Taipei Mayor Ko Wen-je’s (柯文哲) chances of being re-elected would be reduced if the Democratic Progressive Party (DPP) nominated its own candidate for mayor, DPP caucus whip Ker Chien-ming (柯建銘) said yesterday.
Ker made the remark in a radio interview, when host and former Taipei Department of Tourism and Information commissioner Chien Yu-yen (簡余晏), a fellow DPP member, asked him to comment on his rapport with Ko and whether the DPP would support Ko as it did in the 2014 mayoral election.
Ko used to be a member of former president Chen Shui-bian’s (陳水扁) medical team, and his political stance and his position on “Taiwanese values” were the same as the DPP’s, Ker said, but added that after he became mayor, Ko needed votes from everyone, so it became difficult to understand his political beliefs.
As a friend of Ko’s, Ker said he has privately advised him to be careful when speaking publicly, to think more and speak less, and “suck it up” when misunderstood, but Ko had let him down.
However, Ko has been more discrete lately, so he believes there is still time for him to mend his relations with the DPP, Ker said.
Asked whether he thinks Ko would run for president in 2020, Ker said Ko must realize that he won by 17 percent in the 2014 election at the height of his popularity as a then-political novice, but none of the DPP’s candidates have won less than 30 percent of the votes in any mayoral or commissioner elections.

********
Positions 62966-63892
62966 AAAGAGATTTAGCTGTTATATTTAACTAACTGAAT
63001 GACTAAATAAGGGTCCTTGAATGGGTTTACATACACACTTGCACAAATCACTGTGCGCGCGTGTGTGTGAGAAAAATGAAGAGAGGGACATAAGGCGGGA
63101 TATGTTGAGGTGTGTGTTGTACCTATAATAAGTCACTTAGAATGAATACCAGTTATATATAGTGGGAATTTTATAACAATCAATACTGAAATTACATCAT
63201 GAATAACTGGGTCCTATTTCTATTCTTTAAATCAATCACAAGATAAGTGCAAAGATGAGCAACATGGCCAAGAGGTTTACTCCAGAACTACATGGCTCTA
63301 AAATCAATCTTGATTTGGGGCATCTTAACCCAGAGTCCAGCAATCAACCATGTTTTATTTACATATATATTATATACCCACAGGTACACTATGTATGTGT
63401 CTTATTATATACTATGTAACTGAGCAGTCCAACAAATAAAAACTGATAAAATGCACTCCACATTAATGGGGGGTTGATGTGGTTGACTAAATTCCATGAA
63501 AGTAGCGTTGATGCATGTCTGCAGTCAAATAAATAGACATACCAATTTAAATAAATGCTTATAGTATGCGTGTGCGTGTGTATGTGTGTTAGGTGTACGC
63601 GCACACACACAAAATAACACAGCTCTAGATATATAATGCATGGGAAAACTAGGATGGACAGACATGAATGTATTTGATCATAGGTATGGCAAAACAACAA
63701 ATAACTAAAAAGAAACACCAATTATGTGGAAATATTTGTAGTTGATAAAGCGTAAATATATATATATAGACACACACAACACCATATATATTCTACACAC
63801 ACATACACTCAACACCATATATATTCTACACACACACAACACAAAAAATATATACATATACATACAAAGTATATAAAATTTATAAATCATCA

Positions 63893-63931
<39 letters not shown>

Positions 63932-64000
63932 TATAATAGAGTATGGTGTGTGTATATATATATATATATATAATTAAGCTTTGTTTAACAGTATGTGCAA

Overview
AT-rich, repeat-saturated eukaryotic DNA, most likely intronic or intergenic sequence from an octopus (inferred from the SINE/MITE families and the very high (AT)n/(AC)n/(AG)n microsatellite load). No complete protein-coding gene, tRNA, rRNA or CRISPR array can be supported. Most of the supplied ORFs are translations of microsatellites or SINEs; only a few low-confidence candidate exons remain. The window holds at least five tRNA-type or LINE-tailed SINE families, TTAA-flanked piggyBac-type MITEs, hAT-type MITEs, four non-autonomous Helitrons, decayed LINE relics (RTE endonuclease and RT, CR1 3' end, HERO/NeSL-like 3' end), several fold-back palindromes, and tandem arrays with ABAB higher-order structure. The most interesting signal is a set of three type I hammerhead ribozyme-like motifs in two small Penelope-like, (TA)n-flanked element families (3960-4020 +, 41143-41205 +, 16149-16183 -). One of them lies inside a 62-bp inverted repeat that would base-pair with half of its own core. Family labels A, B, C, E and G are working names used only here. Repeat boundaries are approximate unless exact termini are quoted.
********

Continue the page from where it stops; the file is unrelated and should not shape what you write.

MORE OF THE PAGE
Therefore, even if a DPP Taipei mayoral candidate obtained only 20 percent of the vote, Ko’s chances of being re-elected would be reduced, he said, adding that if Ko loses the election, it is doubtful he would be able to win a nationwide vote, as his defeat would mean the end of the “Ko era.”
In related news, a new DPP poll showed that 70 percent of its supporters want the party to nominate its own candidate for Taipei mayor, a source said.
The survey conducted by the party on Monday and Tuesday found that Ko has the highest support rating from Taipei residents, with 35 percent of all the respondents saying they would vote for him if he ran for re-election.
Ting and DPP Legislator Pasuya Yao (姚文智) have a support rating of 30 percent and 25 percent respectively, the poll showed.
The party could lose its core support base if it does not run its own candidate in the Taipei election, a DPP member said on condition of anonymity, adding that those who are unhappy with the party might end up voting for the New Power Party’s candidate.
The DPP yesterday held a meeting to discuss its plans for the mayoral elections, when DPP Taipei chapter director Huang Cheng-kuo (黃承國) called on the party to have its strongest member run for Taipei mayor, the source said.
It was decided in the meeting that city councilors, township mayors and party members interested in running for the post would be consulted before making a decision, said DPP Legislator Chen Ming-wen (陳明文), who is also convener of the party’s Electoral Strategy Committee.
The committee would also contact Ko, he said, adding that a final decision would be made in the middle of this month.
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